One of Fox's favorite Dems fired from campaign job

There's a reason Pat Caddell does well as a Fox News Democrat, but now it's come back to bite him

Published February 17, 2010 11:45PM (EST)

Watch Fox News long enough, and you'll notice a pattern with the Democrats they choose to have on as regular sparring partners. People like Alan Colmes, Bob Beckel, Susan Estrich -- they're all really Democrats, sure, but for the most part they act as Democrats there only to bolster Fox's chosen narrative.

In an article way back in 2007, I explored this phenomenon, dividing Fox's regular Democratic guests into three categories. You have your scary Democrats -- people like the Rev. Al Sharpton or Rep. Dennis Kucinich, D-Ohio, who, for various reasons, feed into Fox viewers' worst fears about liberals. You have your losers, former operatives who have become non-entities in Democratic politics, generally at least in part because campaigns they ran failed in spectacular fashion. In this category, to name just a couple, there's Beckel, who managed Walter Mondale to the losing end of a landslide in 1984, and Estrich, who ran Michael Dukakis' doomed 1988 campaign. And then there are the enablers, people who loudly proclaim their allegiance to the Democratic Party ... right before they trash the party, its elected officials, its agenda and its supporters.

Pat Caddell, a veteran Democratic strategist -- he worked as a pollster for President Carter, among others -- is a classic example of the enabler. Caddell's career as a high-level operative essentially ended with the 1988 presidential campaign, when he seemed to melt down near the end of Joe Biden's run and the then-senator ended his professional relationship with him. "Caddell stories took on a life of their own in political Washington," the Washington Post reported in a November 1987 profile of the pollster. "Biden staffers, perhaps trying to shift blame from themselves, weren't shy about repeating them to the press. Campaign managers and aides for some of the remaining Democratic hopefuls jokingly assured each other that they had no plans to employ him. Said one: 'Paul Kirk's 11th commandment for party unity should be that no one hire Caddell for the general election.'"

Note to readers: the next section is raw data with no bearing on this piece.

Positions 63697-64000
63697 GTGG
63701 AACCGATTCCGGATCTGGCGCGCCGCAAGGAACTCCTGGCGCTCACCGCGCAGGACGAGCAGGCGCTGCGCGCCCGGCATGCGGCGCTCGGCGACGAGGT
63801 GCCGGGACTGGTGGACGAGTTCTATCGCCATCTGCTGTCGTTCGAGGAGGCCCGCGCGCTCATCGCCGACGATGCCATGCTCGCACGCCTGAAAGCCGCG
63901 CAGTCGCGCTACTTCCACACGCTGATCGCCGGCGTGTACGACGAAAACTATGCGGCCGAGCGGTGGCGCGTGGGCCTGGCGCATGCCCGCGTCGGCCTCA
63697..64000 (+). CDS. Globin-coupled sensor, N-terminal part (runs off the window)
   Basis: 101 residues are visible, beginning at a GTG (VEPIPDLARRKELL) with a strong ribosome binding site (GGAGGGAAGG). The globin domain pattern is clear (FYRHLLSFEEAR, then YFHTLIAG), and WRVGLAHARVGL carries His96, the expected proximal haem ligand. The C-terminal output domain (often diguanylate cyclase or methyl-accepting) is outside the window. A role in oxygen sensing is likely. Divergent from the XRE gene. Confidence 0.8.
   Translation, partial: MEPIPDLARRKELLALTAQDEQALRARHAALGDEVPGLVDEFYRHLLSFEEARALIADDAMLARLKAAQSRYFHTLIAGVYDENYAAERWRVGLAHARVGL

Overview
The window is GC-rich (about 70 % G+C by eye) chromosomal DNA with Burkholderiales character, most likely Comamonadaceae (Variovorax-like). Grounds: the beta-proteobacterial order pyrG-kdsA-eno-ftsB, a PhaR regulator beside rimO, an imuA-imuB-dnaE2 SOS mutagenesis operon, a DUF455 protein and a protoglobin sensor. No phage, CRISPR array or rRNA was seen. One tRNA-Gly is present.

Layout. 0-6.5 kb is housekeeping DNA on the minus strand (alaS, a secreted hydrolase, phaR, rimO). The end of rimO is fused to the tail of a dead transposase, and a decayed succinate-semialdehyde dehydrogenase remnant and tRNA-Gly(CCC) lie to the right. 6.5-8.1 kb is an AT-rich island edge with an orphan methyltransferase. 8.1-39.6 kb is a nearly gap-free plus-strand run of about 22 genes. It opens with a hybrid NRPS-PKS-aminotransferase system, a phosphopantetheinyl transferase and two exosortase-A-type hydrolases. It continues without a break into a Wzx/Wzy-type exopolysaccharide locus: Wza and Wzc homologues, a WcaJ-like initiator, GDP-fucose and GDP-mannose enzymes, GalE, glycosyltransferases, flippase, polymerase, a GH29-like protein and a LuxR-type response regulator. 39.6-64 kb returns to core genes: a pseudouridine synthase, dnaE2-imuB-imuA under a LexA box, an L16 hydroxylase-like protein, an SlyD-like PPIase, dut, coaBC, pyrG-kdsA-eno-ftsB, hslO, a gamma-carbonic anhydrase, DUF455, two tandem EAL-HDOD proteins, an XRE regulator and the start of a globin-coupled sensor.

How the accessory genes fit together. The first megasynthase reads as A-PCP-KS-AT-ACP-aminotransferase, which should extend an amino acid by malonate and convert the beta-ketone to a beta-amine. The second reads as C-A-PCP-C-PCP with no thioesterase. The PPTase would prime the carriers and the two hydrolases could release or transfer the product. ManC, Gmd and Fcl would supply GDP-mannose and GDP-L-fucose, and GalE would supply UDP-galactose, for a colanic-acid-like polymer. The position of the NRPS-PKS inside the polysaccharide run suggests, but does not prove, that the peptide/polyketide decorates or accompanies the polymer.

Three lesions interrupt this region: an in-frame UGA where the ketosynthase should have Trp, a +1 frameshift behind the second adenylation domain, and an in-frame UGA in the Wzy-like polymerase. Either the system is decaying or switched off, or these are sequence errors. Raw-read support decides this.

Despite his virtual exile, Caddell has still managed to remain in the political discourse recently with his new role, bashing his old Democratic friends on Fox's air. So it was a little surprising to see Andrew Romanoff, a serious challenger in Colorado's Democratic Senate primary this year, bring on Caddell as an unpaid consultant. What wasn't particularly surprising was how, and why, Caddell ended up leaving the campaign.

Romanoff dumped Caddell Tuesday, Politico reports, as a result of the emergence of a video shot at a November appearance with conservative David Horowitz in which Caddell goes after some big liberal constituencies, including labor and environmentalists.

""The whole idea of the environmental movement isn't to clean up the environment, or to do what we need to do or to get jobs," Caddell says in the video.. "It is to basically deconstruct capitalism."

Of the Service Employees International Union, a frequent target on the right, Caddell said, "[T]hose guys are thugs, the SEIU."

Naturally, after his firing, Caddell started publicly criticizing Democrats.

"“What they have created is a world in which there is no dissent. Don’t look at me. Look at [Sen.] Evan Bayh. People, with some justification, may think that I’m crazy. But he is the center of the establishment if there was ever was someone,” Caddell said. “When there’s no room in the Democratic party for him and there’s no room in the Democratic party for me, and the unions do get to make those kinds of calls in defense of the indefensible, because, ‘We own you,’ well, the Democratic party will be finished,” he told the Daily Caller.

By Alex Koppelman

Alex Koppelman is a staff writer for Salon.

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